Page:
- By John Reed
John Reed is a national security reporter for Foreign Policy. He comes to FP after editing Military.com’s publication Defense Tech and working as the associate editor of DoDBuzz. Between 2007 and 2010, he covered major trends in military aviation and the defense industry around the world for Defense News and Inside the Air Force. Before moving to Washington in August 2007, Reed worked in corporate sales and business development for a Swedish IT firm, The Meltwater Group in Mountain View CA, and Philadelphia, PA. Prior to that, he worked as a reporter at the Tracy Press and the Scotts Valley Press-Banner newspapers in California. His first story as a professional reporter involved chasing escaped emus around California’s central valley with Mexican cowboys armed with lassos and local police armed with shotguns. Luckily for the giant birds, the cowboys caught them first and the emus were ok. A New England native, Reed graduated from the University of New Hampshire with a dual degree in international affairs and history.
Congressional Cyber Caucus chair, Rep. Jim Langevin (D-RI), plans to reintroduce cyber security legislation aimed at creating minimal IT security standards for utility, transportation, finance, and communications companies.
The Rhode Island lawmaker, who also sits on the House Permanent Select Committee on Intelligence, plans in the next year to reintroduce his cyberspace executive authority act, a bill from 2010 aimed at giving the executive branch more power in regulating IT security standard for so-called critical infrastructure providers.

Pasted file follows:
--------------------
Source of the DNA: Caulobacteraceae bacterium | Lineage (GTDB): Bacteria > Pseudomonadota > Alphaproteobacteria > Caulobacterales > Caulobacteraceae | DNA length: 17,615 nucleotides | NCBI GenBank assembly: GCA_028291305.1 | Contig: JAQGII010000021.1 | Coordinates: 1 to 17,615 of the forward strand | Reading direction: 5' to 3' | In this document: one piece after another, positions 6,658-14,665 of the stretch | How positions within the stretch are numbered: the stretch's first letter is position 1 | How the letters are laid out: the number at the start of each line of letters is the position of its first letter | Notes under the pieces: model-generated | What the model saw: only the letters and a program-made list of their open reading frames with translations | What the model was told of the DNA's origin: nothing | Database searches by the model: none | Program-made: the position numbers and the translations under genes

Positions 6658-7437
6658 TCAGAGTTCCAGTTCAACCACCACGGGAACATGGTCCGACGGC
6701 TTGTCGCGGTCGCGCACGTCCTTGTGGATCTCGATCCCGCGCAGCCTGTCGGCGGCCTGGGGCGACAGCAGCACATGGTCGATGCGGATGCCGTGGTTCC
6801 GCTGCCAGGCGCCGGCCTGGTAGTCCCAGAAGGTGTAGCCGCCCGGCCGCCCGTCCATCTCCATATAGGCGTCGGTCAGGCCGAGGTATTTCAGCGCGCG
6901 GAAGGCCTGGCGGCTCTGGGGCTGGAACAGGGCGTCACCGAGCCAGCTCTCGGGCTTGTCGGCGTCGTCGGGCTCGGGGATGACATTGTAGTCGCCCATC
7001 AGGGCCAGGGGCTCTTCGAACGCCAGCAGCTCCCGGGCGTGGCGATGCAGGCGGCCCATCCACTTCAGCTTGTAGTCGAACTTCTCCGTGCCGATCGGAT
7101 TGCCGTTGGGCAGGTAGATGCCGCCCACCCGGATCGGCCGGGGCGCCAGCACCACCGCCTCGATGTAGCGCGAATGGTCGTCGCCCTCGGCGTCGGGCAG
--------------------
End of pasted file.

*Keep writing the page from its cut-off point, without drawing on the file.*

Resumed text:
"I will reintroduce my cyberspace executive authorities act," Langevin told Killer Apps during a Dec. 13 interview. "It will give regulatory authority to the Department of Homeland Security or other regulatory agencies to regulate critical infrastructure."
In addition, the bill would "create a Senate-confirmed position for the White House Cyber Coordinator." The bill would elevate the White House cyber security coordinator‘s position to director of the what would be a new office, the National Cyberspace Office, with the power to veto federal agencies’ IT security budgets as well as the power to establish minimal security standards for federal agencies.
In the meantime, Langevin said he will continue to push for whatever he can get when it comes to legislation aimed at protecting critical infrastructure from cyber attack, noting that he is most concerned about attacks against U.S. power companies.
"The electric grid is what I’m concerned about most, that’s where the most damage can be done," said Langevin. "You can understand, if a whole nation or sector was without power for several weeks or months in the dead of winter how that could create great damage to our economy or create loss of life."
"There are attempts to hack into the electric grid all the time, and other areas of critical infrastructure. Everyday it’s happening, at some point someone’s going to get lucky," he added.
The Senate recently failed to pass a cyber security law sponsored by Sens. Joe Lieberman (I-Ct.) and Susan Collins (R-ME) that would have established minimal cyber security standards and encouraged information sharing between critical infrastructure providers and the Department of Homeland Security.
"I will continue to work with the majority here on our side, even if that’s getting several smaller bills passed through the Congress, and I’ll continue to push for broader cyber security legislation like what Lieberman and Collins were trying to do on the Senate side."
When asked about critics who say that even minimal cyber security standards will place unnecessary burdens on businesses, Langevin said, "They have their heads in the sand."